Velikiy polkovodets Georgiy Zhukov (1995)

 |  Drama
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Biopic about Marshal Georgi Zhukov. Documentary footage from WWII and dramatization played by Russian and German actors.



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Credited cast:
Mikhail Ulyanov ...
Bukhuti Zakariadze ...
Stalin (as Bukhuti Zaqariadze)
Yakov Tripolsky
Vladlen Davydov
Fritz Diez ...
Artyom Karapetyan ...
Narrator (voice)
Rest of cast listed alphabetically:
Akhim Petri ...
Adolf Hitler (as Achim Petri)


Biopic about Marshal Georgi Zhukov who made important contribution to victory in WWII. Set in Germany and Russia during WWII, the film shows Zhukov's leadership in major military operations in WWII, such as the Siege of Leningrad, the Battle of Kiev, the Battle of Moscow, the Battle of Stalingrad and the Battle of Berlin. Massive documentary footage from the 1940s illustrates the Siege of Leningrad, the Battle of Moscow, the Battle of Stalingrad and other major battles of WWII, including the final attack on Berlin led by Zhukov in 1945. Authentic narration by the Moscow Radio commentator Yuri Levitan. Additional dramatization is played by Russian and German actors. Written by Steve Shelokhonov

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Also Known As:

Великий полководец Георгий Жуков  »

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User Reviews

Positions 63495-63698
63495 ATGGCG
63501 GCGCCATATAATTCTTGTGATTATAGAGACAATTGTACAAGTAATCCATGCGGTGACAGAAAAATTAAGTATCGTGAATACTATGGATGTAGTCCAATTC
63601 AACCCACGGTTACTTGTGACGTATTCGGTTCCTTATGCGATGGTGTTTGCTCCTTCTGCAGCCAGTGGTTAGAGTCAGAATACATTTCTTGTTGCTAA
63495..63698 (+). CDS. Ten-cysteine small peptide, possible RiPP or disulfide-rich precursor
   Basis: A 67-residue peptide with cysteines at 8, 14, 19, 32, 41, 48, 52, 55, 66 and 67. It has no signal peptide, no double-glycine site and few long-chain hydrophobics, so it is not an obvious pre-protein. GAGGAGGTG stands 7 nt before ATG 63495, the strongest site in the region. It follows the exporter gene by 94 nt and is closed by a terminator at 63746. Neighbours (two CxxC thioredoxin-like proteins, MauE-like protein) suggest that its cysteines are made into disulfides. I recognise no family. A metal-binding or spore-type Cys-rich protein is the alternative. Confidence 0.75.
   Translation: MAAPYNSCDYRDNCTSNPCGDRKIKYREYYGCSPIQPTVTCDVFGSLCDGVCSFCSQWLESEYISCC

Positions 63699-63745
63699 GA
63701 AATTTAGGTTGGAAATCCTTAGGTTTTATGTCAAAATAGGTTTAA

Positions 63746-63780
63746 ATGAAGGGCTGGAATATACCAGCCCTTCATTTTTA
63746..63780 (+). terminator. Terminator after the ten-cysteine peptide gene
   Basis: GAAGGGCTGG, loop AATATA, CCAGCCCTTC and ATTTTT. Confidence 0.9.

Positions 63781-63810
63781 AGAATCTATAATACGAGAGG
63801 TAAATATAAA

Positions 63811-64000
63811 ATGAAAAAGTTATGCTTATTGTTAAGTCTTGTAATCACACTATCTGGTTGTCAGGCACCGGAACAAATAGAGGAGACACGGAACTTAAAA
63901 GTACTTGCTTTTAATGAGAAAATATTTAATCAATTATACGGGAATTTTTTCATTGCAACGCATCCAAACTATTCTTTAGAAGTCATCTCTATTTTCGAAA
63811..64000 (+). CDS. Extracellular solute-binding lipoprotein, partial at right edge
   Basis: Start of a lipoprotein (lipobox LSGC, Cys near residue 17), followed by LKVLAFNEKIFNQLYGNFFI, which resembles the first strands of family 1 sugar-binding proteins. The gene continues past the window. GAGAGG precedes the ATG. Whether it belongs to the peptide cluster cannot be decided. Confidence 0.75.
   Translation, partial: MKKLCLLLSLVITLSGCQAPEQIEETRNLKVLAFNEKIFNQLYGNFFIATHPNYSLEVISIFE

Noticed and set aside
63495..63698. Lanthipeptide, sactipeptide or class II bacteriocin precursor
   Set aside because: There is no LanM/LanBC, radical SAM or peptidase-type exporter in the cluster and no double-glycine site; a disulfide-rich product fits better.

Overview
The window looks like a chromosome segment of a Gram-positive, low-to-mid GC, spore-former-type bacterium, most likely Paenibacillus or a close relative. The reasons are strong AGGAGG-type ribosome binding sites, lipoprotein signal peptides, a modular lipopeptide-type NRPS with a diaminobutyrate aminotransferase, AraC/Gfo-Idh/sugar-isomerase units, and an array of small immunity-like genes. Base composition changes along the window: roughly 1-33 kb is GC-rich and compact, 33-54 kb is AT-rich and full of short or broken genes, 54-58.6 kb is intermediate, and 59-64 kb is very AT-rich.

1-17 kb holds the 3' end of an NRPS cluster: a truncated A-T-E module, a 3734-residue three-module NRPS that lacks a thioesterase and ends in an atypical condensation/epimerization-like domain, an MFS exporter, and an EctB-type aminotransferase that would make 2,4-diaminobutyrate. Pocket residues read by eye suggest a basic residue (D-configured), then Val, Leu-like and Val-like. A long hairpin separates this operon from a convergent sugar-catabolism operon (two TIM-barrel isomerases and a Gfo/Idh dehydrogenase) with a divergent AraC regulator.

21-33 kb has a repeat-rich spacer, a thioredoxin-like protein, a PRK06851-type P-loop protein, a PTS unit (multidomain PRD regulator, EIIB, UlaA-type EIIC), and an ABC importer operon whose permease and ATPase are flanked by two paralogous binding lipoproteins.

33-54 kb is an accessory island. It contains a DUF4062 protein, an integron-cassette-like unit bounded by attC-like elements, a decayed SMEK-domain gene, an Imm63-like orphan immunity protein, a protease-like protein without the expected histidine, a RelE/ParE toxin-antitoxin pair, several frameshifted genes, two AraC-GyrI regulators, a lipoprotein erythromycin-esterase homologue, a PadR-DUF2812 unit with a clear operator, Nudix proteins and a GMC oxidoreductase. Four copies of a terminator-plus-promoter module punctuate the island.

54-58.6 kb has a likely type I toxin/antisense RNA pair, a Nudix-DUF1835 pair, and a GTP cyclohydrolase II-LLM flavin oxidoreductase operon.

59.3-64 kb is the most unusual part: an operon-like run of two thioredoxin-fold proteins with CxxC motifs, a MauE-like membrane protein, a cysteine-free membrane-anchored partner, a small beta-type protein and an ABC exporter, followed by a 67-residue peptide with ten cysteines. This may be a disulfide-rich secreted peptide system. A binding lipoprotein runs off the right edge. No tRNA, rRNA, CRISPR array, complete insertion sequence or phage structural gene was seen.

Revisions of History
8 March 2009 | by (NY, USA (mostly)) – See all my reviews

The director Ozerov is a well-known master of ideologically correct cinematography, and this movie is no exception. The times had changed, by 1995 the Soviet Union was no more, the history was being designed to serve the new masters. In certain respect, the cult of Zhukov, thus making him #1 Soviet military leader in WWII is nothing new, its the reiteration of one of the lines from 1950s, when the marshal was still alive and before he was deemed too dangerous figure in the internal communist party struggles. New Russia brought him back in full. I am not here to deny Zhukov's importance in the victory. The main flaw in all this is that to the present day the soviet army's doctrine has complete disregard for human lives of its soldiers, the generals are supposed to send them in mass to another meat-grinder and take the credit. This feudal system changed little over the years and is radically different from the modern day western approach. So basically here we go again, a bit dusted off same answers and same ministry of defense propagandist view of the war that existed through the whole soviet era, minus open praises to the genius of comrade Stalin ever since XX party congress. In the meantime the documentary hard truth is locked away in the archives, inaccessible to this day. Instead of a proper humanistic praise to millions of dead soldiers the country idolizes the military leadership that caused and did nothing to minimize these enormous losses first place. One should learn something from history. Failure to do so has its price. In 2009, now, the price of ignorance is steeper than ever. This film in the worst soviet tradition perpetuates the grand lie. Welcome to the prequel to WW III, we all live in it again.

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